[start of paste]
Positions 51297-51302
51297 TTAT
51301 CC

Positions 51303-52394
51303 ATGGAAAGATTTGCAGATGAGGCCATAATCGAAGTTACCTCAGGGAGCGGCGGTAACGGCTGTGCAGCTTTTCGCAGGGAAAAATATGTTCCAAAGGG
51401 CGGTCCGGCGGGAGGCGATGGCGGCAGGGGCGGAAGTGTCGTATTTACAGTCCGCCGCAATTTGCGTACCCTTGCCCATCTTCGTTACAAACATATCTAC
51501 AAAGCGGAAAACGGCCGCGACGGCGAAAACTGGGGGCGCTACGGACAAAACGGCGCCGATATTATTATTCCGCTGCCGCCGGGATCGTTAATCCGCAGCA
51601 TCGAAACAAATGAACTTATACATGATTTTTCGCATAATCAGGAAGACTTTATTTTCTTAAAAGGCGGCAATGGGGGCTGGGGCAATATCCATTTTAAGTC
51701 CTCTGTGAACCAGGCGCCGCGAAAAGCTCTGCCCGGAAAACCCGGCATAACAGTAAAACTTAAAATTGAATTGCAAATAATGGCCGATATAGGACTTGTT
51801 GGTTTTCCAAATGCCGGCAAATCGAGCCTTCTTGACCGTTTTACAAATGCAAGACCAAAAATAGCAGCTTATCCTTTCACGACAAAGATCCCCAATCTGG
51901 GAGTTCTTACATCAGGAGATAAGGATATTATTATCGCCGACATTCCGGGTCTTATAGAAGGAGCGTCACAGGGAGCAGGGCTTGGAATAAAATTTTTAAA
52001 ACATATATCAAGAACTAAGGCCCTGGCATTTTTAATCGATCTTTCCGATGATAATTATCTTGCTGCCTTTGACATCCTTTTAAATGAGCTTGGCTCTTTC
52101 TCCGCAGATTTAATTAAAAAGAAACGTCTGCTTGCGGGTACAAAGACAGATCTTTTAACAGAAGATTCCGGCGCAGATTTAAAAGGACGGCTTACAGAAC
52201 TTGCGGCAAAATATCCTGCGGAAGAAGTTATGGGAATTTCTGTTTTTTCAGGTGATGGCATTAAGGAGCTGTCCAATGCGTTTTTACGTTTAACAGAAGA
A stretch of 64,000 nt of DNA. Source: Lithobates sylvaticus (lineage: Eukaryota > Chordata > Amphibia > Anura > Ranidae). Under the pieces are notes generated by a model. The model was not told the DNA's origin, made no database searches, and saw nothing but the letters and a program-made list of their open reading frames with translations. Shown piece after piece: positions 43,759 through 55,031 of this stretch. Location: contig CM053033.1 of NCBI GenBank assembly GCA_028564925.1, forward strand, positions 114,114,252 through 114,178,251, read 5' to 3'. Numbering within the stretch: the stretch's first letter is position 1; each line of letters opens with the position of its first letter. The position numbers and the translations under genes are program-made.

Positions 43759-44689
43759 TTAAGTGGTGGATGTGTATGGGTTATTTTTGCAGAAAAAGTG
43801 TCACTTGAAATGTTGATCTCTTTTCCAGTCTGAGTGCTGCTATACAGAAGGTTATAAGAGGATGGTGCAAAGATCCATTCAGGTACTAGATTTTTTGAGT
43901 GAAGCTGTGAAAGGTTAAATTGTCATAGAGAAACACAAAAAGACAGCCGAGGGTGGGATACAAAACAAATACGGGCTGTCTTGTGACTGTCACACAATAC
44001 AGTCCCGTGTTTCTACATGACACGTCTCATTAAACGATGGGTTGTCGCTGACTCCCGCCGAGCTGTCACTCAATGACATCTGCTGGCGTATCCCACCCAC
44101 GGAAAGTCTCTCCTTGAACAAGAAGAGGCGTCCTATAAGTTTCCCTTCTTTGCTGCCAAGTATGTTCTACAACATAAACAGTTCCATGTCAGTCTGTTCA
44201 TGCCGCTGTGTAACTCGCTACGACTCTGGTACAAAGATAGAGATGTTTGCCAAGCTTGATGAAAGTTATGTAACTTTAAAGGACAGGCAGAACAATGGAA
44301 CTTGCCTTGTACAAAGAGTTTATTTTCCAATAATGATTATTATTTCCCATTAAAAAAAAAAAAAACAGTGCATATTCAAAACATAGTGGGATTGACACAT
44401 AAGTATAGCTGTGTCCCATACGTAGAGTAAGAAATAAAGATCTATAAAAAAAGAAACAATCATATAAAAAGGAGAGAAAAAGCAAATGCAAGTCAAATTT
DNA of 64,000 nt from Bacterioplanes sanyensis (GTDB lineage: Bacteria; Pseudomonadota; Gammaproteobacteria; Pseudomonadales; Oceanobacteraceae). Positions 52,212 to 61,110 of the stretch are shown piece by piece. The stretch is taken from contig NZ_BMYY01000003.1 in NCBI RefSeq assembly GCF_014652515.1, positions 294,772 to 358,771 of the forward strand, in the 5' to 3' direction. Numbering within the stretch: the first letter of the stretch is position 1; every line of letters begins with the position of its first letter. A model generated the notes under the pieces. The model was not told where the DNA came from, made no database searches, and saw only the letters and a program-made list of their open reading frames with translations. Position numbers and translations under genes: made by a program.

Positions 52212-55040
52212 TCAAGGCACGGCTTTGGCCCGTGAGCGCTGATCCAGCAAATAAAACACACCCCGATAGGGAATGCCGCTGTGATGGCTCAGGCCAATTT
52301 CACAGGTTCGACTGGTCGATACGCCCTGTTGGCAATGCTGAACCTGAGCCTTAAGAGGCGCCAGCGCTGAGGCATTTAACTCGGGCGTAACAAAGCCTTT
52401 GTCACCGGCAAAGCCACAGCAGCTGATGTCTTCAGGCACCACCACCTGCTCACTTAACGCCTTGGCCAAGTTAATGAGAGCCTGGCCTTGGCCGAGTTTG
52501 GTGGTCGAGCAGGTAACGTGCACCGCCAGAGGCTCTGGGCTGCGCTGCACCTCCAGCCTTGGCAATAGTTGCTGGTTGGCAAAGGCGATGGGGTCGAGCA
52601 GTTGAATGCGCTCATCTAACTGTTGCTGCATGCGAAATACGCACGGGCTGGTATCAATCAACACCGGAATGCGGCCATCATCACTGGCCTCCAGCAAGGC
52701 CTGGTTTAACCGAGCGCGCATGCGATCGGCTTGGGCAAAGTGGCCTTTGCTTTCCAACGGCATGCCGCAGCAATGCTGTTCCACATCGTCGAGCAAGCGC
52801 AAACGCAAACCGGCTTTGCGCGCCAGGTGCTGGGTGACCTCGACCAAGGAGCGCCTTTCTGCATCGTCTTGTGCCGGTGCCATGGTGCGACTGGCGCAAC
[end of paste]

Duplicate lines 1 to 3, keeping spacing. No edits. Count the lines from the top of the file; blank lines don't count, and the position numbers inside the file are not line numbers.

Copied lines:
Positions 51297-51302
51297 TTAT
51301 CC